What is a Cempedak? (with photos)

Jackfruit is closely related to cempedak.

A cempedak is a fruit found predominantly in Malaysia and Thailand. It is also known as chempedak. This fruit comes from the entire Artocarpus tree. The term ‘Artocarpus’ is derived from two Greek words, artos, meaning bread, and karpus, meaning fruit.

These trees grow up to 15 m tall and are found in low-lying tropical forests. The tree’s leaves are dull green and have brown fur. When young, the cempedak tree has a smooth bark that grows rough as it ages.

A cempedak is a fruit found predominantly in Malaysia and Thailand.

The Cempedak fruit is yellow, brown or green and contains between 100 and 500 seeds. The fruit is barrel or pear-shaped, while the seeds are kidney-shaped. These seeds are wrapped in a soft yellow pulp that can be eaten without being cooked or otherwise prepared. The pulp has a sweet taste and strong smell, being the most used part of the fruit.

The seeds of this fruit can also be roasted and eaten, as well as the pulp around the seeds. This part is also used to make sweets and cakes and can be salted to make a kind of jerky. Whole fruits are also cooked and eaten. In Malaysia, the tree is grown commercially for food production purposes.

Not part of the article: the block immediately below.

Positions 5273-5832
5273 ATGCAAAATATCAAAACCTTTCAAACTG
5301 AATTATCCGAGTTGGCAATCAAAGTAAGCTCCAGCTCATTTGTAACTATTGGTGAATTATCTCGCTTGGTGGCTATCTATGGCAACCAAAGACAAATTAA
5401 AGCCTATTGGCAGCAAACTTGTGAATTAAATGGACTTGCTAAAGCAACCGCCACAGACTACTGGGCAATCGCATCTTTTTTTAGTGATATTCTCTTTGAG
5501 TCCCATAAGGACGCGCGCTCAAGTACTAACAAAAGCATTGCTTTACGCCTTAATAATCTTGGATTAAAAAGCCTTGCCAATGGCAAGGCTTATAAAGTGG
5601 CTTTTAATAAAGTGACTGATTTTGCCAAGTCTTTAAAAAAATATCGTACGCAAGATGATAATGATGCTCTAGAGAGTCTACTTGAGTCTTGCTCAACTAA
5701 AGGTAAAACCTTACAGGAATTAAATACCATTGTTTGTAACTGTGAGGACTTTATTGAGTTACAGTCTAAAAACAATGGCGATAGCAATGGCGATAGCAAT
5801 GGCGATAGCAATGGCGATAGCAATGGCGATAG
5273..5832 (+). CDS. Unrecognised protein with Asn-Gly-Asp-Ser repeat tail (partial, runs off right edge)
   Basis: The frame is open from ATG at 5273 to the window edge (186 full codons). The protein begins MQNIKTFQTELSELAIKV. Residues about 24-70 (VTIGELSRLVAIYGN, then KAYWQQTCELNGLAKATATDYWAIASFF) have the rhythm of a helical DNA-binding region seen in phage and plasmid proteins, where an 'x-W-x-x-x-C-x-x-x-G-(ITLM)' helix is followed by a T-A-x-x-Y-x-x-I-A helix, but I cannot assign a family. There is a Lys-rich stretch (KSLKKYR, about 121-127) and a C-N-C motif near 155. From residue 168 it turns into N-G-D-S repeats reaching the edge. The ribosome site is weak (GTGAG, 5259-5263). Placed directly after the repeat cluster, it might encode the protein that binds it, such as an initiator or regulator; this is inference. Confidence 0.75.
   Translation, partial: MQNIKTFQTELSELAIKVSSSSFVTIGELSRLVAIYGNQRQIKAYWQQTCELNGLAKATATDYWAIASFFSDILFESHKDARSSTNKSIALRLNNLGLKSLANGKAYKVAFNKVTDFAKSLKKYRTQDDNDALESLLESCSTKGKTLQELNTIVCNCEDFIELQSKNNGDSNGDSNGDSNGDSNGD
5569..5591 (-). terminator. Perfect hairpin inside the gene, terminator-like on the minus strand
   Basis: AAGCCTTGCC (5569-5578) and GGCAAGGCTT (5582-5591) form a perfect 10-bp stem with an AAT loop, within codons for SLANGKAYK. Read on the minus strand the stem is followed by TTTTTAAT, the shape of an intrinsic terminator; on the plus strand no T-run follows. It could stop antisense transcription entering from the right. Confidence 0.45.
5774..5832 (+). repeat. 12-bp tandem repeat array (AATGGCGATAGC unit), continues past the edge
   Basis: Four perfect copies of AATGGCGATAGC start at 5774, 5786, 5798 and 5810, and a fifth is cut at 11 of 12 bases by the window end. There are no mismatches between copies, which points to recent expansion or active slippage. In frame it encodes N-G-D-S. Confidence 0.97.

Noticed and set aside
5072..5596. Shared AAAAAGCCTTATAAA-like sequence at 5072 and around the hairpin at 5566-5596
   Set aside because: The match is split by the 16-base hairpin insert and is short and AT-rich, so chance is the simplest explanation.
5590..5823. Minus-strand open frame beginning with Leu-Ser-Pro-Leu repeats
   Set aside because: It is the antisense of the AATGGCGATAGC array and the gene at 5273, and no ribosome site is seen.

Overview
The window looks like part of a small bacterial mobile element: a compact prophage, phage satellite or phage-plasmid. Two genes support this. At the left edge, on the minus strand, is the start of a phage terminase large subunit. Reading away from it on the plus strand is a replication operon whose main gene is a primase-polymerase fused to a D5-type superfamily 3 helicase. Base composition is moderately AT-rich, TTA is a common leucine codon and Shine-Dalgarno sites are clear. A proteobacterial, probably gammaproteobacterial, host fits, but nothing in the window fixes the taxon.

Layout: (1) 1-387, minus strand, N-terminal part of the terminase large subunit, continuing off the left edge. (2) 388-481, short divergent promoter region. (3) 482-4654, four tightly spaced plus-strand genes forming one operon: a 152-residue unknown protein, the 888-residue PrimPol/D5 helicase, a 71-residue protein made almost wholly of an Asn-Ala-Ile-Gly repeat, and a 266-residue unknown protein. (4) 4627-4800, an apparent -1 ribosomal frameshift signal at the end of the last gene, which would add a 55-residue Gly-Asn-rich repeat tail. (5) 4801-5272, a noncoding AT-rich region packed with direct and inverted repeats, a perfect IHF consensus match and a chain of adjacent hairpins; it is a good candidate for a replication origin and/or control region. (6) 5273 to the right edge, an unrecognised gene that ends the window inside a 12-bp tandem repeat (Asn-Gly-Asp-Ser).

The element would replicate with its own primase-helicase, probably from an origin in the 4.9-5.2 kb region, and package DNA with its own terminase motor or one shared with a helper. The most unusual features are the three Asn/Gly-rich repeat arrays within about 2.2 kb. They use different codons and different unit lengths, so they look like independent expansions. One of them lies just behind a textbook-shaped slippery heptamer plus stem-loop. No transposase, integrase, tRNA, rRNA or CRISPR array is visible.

Thorns cover the outer edge of the cempedak fruit, but it can still be easily opened by hand. When a cempedak fruit is opened, it excretes a sticky substance. This requires an oil-based product to remove, as water is ineffective.

Closely related to the cempedak fruit is the jackfruit. Jackfruits have the same pulp around the seeds, but are less sweet than quimpedak. Jackfruit is also almost perfectly round, lacking the characteristic middle narrowing of cempedak fruit. The pulp is also considered more suitable for dessert dishes than jackfruit.

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For this plant to grow properly, a continuously irrigated environment is necessary. These trees are only found in areas that do not experience a truly dry season. A chempedak tree requires a minimum average rainfall of 50 in. (1,250 mm).

These trees are evergreen and will bear fruit once or twice a year. In addition to its food cultivation function, the chempedak tree is also cultivated for its wood, which is durable and termite resistant. The bark is used in the production of the yellow paint used in the saffron-colored robes of Buddhist monks.

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